We aren’t quite sure exactly what we are going to do for the ceremony, though we both plan on writing our own vows and exchanging rings. I like the idea of a candle ceremony, but still need to share the idea with my fiance.

Bright colors and aisle runners are out – we do plan on using blue and yellow for our wedding, but it will be subtle while we let the beauty and nature of the Spring season shine through. We’re having the ceremony outside and won’t be using an aisle runner – not our style and yet another way to save money.

And I totally would jump in a swimming pool or ocean in a full wedding dress, haha – they got me there!

Flowers: It’s all about the best of both worlds for you, Gemini. The flloral and event designers of Martin Jobes Design ( advise you to pair full blooms with delicate buds of the same flower.

Lisianthus, anemone or freesia are great choices to showcase open blooms with the promise of buds. Or “mix in a surprise with the addition of a small grouping of colored blooms to one side of a white bouquet, or add a tailored cuff studded with ‘cuff links’ to hold your bouquet,” they suggest.

Customize each table at your reception with a slightly different mix of blooms and vessels at each table, suggests the Martin-Jobes team, or use a single color palette with a mix of flowers for a “unified look.”

Verdict: I’ll be designing all the floral arrangements myself, and I really like the “full blooms mixed with delicate buds” idea. 🙂 As far as flower types, I am really drawn to ranunculus the more I see them, but that’s the only flower I’m already set on.

I’m not sure if I’ll be using flowers, candles, or both for the table centerpieces … only time (ad the budget) will tell. The single color palate concept is a great idea!

Cake: Variety is your middle name, Gemini, and you’re always willing to try something different. Rather than serve just cake, place yours on a table surrounded by matching cupcakes, ice cream sandwiches and cookies.

With your impulsive nature, you know how fun it can be to grab a quick sugar fix! You love funky, mod color combos like chocolate brown mixed with aqua, hot pink or apple green. Karen Rivera-Gorski of The Painted Cake ( recommends a “bold color contrast, clean lines and modern motifs.”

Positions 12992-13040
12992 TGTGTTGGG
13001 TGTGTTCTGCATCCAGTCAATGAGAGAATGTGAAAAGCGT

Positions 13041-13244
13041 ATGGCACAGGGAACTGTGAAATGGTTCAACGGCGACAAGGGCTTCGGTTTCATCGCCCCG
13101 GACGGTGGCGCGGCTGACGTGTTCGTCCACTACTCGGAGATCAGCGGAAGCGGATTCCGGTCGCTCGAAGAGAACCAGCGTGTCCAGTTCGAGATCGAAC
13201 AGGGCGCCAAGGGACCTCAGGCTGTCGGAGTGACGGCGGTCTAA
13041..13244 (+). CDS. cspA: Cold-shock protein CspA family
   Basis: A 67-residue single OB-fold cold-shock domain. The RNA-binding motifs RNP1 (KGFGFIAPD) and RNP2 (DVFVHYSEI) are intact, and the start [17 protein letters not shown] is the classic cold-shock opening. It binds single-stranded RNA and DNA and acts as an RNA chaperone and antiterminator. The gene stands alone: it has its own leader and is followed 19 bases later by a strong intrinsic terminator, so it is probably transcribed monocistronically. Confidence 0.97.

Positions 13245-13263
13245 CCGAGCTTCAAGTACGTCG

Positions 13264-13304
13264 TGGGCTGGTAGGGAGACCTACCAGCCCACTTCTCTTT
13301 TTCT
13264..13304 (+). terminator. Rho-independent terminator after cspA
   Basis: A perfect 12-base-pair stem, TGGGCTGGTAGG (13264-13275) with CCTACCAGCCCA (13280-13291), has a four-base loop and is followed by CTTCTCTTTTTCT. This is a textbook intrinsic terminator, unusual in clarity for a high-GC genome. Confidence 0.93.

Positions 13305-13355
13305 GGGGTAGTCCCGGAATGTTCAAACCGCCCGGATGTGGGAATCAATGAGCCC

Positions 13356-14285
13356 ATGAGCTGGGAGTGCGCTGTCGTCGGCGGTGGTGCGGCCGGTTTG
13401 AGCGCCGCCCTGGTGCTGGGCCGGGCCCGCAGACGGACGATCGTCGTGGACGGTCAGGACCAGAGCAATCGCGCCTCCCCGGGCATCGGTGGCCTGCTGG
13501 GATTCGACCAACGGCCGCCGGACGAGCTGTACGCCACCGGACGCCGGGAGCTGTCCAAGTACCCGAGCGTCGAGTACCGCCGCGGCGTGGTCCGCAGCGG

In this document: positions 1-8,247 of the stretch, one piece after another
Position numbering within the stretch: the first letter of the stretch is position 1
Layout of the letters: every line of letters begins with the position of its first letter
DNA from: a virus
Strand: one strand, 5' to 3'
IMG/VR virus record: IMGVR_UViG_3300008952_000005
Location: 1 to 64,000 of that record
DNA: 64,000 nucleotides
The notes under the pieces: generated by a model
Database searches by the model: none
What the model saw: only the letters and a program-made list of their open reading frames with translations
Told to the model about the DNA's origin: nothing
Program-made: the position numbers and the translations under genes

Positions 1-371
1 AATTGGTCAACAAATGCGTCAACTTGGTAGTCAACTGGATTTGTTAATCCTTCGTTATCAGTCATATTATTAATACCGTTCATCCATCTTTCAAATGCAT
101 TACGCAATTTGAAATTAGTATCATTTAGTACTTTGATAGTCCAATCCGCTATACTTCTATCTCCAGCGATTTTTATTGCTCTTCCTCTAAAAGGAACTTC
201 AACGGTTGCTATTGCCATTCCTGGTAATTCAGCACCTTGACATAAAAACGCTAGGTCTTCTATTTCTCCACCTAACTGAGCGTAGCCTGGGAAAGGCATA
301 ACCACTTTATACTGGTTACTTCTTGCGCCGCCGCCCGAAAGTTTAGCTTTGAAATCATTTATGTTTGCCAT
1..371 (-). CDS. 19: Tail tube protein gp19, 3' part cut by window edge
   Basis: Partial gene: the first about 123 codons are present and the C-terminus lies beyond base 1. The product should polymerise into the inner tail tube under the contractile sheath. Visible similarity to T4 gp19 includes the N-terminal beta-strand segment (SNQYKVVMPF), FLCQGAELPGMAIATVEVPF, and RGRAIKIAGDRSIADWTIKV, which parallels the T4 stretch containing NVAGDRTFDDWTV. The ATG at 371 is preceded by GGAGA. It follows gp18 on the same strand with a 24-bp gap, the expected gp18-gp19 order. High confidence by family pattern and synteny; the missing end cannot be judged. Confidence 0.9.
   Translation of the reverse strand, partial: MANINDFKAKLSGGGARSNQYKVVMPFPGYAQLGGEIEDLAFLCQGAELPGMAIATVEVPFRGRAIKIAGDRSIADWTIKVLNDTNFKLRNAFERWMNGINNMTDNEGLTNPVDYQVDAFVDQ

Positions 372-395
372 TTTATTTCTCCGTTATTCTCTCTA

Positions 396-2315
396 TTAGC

For your sign, she suggests a square dark-chocolate fondant cake wrapped in a hot-pink sugar ribbon and bow and adorned with hand-sculpted chocolate roses. If flowers are too girlie for your sometimes tomboyish sign, choose graphic symbols like polka dots and stripes or use cute retro piping. Gemini rules the hands, and you can be crafty in the kitchen.

You might even make your own cake or at least advise on the decor. As the sign of the twins, you like to mix and match. Alternate flavors between each cake tier and give your guests an unexpected, delicious surprise.

Verdict: There won’t be any pink, but there will be a variety! I love cake, cooking and cupcakes, but I’m not much of a fan of pies, so there won’t be any of those. My fiance and I already decided on a chocolate cake, though we keep debating over a traditional cake and a cupcake tower.

Invitations: Fashion your wedding invitations with the spirit of originality and fun. With your hands-on nature, you might even design your own layout or create a cool motif. Modern, graphic and colorful stationery is more interesting to you than a solemn engraved set.

Many Geminis are eco-friendly types, so explore the range of beautiful recycled papers and print with soy-based ink. Include crafty touches like stitching and fabric or make your own paper from herbs and flowers. You could even send a CD, a DVD or something other than a printed paper invitation.

“Gemini is the sign of the twins,” says invitation designer Karalee Serra of Simply Serra (, “so the Gemini bride might use her wedding invitation to express a completely different side of her personality from what she shows the world day to day.”

Verdict: Making my own invitations has crossed my mind many times, but I’m already hired good friend and eco-designer Tara Hogan to do the deed. “Many Geminis are eco-friendly types” – too cool 😀 (Of course my invites will be eco-friendly!)

I am thinking about adding some machine stitching in a unique thread color along one side of the invitations, or maybe some rubber stamping on the envelopes …

Special Touches:

  • You love gossip, and your ruling planet Mercury makes sure you’re the first to hear it. Instead of a wedding program, make a tabloid-style “magazine” that tells the story of how you two met, written in sensationalized prose.
  • Appeal to both sides of Gemini and do a dramatic costume change, suggests wedding planner Danielle Bobish of Curtain Up Events ( Wear a traditional ballroom gown for the ceremony and change into a sexy mini or even a sassy suit for the reception to dance the night away.